Dáil debates

Tuesday, 17 December 2019

2:25 pm

Photo of Pearse DohertyPearse Doherty (Donegal, Sinn Fein) | Oireachtas source

There has been a moment of enlightenment and clarity on the part of those in Fine Gael and Fianna Fáil, who have finally realised the nature of the spin they have been swallowing from the insurance industry for the past couple of years. The reality is that all this information was available to the Taoiseach and Deputy Micheál Martin, and their Deputies, if they wanted to look at it. We did not have to wait for a comprehensive report from the Central Bank to tell us of the spin and blatant lies from the insurance industry that were pedalled by the Taoiseach and Deputy Micheál Martin on the floor of this House.

Last week, another insurance provider, Ironshore Europe, one of the biggest insurers in the childcare sector, withdrew from the market. The Taoiseach may be aware of Ironshore, although I believe that none of his Ministers has reached out to that company or to any childcare providers. Nothing has been done about the fact that some childcare operators are likely to close their doors and will not be able to reopen in January 2020. Ironshore was the insurer of the four crèches that were completely exposed on an RTÉ programme in the summer. Those crèches are the subject of a number of litigation cases. There has been an injunction in the courts seeking to prevent Ironshore from withdrawing insurance cover for them. Those crèches will no longer be allowed to operate or be trusted to supervise and care for children.

We are now left with only one insurance provider in the sector. That company is asking childcare providers for approximately triple the amount they paid for insurance in the past. Some of these providers are not-for-profit organisations. I spoke to representatives from one provider and discovered that its premium will increase from €1,800 to almost €5,000 in January. The provider in question simply does not have the money and does not know what it is going to do when it closes its doors on Friday. Where will it find the money? Will it be able to reopen in January? What will happen to the 80 children to whom care is provided by the organisation to which I refer and which is a centre of excellence for those with additional needs?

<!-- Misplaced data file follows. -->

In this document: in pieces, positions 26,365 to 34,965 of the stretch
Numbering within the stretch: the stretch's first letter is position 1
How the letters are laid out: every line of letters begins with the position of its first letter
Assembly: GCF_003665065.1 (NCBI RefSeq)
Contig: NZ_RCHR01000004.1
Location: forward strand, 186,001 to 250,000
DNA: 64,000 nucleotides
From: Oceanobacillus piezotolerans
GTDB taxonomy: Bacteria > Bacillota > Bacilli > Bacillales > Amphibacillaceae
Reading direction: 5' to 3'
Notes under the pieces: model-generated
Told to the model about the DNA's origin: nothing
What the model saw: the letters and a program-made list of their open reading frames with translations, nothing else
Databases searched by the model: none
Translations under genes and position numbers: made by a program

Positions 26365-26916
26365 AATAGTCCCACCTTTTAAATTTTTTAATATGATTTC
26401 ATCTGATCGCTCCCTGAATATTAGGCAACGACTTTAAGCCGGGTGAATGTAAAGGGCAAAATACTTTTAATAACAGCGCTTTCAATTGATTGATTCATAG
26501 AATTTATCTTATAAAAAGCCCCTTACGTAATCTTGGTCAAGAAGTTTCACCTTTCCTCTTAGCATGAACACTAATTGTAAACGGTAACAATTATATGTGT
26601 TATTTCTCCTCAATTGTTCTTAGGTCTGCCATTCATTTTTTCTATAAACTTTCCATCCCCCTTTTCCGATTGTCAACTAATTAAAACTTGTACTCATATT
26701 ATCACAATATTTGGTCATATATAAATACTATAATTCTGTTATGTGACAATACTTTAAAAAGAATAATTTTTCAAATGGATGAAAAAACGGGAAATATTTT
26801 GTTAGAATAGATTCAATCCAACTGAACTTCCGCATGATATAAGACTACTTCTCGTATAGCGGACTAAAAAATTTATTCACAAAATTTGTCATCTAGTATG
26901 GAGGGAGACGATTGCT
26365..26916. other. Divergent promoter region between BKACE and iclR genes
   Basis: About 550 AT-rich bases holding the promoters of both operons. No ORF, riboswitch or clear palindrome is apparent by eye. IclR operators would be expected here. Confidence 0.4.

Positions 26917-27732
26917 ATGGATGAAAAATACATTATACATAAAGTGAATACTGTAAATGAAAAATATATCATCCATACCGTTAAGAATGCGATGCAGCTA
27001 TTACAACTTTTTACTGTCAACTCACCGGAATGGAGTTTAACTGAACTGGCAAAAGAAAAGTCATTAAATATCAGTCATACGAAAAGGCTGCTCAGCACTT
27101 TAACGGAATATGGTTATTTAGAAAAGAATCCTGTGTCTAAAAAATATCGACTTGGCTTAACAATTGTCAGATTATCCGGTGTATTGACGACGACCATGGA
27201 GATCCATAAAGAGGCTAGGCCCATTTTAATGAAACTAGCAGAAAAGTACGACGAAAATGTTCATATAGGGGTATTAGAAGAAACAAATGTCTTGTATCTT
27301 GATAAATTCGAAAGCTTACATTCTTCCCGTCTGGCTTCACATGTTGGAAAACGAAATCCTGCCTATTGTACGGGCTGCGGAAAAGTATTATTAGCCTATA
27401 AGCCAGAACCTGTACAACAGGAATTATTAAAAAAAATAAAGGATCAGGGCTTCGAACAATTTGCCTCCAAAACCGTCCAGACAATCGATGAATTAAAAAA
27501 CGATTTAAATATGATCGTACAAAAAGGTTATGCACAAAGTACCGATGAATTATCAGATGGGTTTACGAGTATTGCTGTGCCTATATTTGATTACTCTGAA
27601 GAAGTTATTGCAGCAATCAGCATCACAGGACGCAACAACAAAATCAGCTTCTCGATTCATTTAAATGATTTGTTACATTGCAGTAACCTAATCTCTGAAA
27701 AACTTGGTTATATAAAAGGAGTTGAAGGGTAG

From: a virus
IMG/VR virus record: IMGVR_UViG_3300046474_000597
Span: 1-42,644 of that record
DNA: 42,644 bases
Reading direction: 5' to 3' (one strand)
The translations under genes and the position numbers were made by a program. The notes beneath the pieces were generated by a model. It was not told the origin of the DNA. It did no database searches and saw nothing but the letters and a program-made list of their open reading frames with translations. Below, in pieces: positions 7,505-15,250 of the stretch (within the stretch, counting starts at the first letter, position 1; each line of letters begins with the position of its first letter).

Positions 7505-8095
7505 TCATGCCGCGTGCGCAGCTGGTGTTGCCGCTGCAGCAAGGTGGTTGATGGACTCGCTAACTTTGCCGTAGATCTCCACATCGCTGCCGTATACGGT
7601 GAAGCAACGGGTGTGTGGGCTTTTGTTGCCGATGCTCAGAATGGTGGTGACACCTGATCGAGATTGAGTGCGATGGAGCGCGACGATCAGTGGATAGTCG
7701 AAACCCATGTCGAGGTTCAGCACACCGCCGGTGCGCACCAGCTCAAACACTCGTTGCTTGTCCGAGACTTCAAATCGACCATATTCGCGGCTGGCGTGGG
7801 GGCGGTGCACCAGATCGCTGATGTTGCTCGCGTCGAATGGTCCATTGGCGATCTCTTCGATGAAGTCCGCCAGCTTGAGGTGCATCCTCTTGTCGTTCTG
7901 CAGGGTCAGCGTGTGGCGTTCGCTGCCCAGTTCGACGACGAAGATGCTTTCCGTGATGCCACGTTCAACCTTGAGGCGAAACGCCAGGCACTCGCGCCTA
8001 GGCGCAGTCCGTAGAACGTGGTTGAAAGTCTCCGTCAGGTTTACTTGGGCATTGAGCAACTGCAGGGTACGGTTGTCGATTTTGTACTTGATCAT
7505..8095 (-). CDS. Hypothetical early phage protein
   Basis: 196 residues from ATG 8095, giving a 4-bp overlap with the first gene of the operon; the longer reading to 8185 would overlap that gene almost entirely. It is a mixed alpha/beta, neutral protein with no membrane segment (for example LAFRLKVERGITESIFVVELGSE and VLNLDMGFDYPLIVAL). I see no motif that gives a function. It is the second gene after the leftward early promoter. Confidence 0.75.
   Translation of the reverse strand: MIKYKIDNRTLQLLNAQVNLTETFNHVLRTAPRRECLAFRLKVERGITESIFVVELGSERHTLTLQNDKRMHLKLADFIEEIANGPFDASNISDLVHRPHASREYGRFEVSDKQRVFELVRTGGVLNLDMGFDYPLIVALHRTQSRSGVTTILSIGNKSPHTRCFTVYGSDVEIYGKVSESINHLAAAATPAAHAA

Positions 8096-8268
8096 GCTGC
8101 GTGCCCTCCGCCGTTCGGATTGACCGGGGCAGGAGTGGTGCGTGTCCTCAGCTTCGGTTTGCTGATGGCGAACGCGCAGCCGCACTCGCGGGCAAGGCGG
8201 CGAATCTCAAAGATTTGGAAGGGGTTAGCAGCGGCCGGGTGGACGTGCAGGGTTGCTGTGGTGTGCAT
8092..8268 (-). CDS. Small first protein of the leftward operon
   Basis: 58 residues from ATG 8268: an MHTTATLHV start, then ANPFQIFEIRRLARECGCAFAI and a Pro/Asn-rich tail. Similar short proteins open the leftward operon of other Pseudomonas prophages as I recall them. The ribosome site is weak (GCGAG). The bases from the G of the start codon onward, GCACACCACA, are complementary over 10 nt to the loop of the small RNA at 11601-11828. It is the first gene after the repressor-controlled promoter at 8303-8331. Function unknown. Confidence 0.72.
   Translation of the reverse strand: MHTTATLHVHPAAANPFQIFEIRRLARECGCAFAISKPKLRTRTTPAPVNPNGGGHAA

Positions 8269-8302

The Government has done nothing in respect of this issue. I tabled a parliamentary question last week regarding what engagement there has been with the childcare sector and what meetings the Minister for Finance, Deputy Donohoe, has had with the Minister for Children and Youth Affairs, Deputy Zappone, on this issue. There has been absolutely no action whatsoever. The Central Bank issued its report yesterday and it has provided clarity for both parties here. That report completely rebuts the spin of the industry and is a damning indictment of the Government, which has refused to hold the industry to account and which has done worse by pedalling the spin put out by the industry. As I did in the case of the Minister for Finance last month, I ask the Taoiseach to stop making the claim that insurance premiums have dropped by 27%. Do they not understand what is involved here? I have made the point on the record of the Dáil on numerous occasions that the Central Statistics Office, CSO, asks about one particular policy. The data are there across all claims and they show that, from 2016 to 2017, insurance premiums went up by 15% and by a further 2% in 2018. The figure is going up by 17% rather than down by 27% as the Government has claimed.

The leader of Fianna Fáil addressed this House on 1 October and claimed that the compensation culture is rife. Last week, he blamed the culture of claiming at any cost for the rising cost of insurance. The facts indicate clearly that the cost of claims has actually decreased by 2.5% since 2009. I will conclude by stating that the number of people claiming has dropped by 40% and the number making personal injury claims by 20%. Will the Government please stop swallowing the guff from the industry and join me and others-----


No comments

Log in or join to post a public comment.